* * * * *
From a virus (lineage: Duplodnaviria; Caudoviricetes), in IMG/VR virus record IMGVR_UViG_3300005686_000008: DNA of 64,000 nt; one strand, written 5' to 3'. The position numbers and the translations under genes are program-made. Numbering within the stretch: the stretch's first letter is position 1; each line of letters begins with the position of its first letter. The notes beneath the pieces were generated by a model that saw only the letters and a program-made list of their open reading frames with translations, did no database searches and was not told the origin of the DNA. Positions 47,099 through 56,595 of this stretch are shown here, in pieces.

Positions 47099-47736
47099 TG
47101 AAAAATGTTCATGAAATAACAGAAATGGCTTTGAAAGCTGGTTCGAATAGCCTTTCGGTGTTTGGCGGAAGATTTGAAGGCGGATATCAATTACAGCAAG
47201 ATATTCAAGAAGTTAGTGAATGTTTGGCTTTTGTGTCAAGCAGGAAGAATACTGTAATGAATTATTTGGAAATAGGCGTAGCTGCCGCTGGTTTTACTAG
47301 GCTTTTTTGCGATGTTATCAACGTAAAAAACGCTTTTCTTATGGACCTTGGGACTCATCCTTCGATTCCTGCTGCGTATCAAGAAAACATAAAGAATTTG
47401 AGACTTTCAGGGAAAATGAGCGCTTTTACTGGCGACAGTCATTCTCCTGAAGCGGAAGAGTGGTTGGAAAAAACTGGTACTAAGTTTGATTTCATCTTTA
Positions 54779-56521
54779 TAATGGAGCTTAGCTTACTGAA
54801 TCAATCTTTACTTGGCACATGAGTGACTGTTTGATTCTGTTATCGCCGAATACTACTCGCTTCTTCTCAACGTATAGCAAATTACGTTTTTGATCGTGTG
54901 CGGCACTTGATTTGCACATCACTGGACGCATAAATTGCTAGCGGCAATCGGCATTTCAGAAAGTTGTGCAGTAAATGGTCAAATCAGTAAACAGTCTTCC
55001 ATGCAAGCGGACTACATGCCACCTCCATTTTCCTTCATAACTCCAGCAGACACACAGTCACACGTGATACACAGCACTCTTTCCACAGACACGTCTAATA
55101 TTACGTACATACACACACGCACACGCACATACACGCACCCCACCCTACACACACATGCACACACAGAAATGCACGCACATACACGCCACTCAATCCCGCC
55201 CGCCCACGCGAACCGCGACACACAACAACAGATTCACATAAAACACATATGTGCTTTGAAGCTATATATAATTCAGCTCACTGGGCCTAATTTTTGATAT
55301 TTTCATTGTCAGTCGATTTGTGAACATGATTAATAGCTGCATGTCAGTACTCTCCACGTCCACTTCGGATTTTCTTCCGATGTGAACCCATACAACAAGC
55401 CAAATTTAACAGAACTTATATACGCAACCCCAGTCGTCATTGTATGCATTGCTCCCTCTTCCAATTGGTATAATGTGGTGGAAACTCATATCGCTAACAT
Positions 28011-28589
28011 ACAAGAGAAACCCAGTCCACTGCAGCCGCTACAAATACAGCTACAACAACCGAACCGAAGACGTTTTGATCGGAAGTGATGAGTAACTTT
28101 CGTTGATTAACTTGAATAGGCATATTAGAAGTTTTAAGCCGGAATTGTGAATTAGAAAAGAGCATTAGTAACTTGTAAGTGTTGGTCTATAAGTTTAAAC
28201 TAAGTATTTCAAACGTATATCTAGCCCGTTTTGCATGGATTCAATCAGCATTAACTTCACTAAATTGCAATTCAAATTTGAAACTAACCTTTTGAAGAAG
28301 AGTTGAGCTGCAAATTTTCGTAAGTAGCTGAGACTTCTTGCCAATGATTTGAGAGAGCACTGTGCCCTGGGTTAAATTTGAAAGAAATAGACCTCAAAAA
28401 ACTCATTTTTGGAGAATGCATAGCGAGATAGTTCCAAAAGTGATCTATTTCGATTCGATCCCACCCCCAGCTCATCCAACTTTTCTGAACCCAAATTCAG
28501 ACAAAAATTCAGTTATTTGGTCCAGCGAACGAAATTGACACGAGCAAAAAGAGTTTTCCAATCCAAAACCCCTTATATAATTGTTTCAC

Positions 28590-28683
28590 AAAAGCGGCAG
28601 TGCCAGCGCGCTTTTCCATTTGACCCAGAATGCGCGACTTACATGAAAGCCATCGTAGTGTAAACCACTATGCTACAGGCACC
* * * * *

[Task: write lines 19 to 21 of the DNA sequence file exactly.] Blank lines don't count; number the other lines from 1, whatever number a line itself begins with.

28101 CGTTGATTAACTTGAATAGGCATATTAGAAGTTTTAAGCCGGAATTGTGAATTAGAAAAGAGCATTAGTAACTTGTAAGTGTTGGTCTATAAGTTTAAAC
28201 TAAGTATTTCAAACGTATATCTAGCCCGTTTTGCATGGATTCAATCAGCATTAACTTCACTAAATTGCAATTCAAATTTGAAACTAACCTTTTGAAGAAG
28301 AGTTGAGCTGCAAATTTTCGTAAGTAGCTGAGACTTCTTGCCAATGATTTGAGAGAGCACTGTGCCCTGGGTTAAATTTGAAAGAAATAGACCTCAAAAA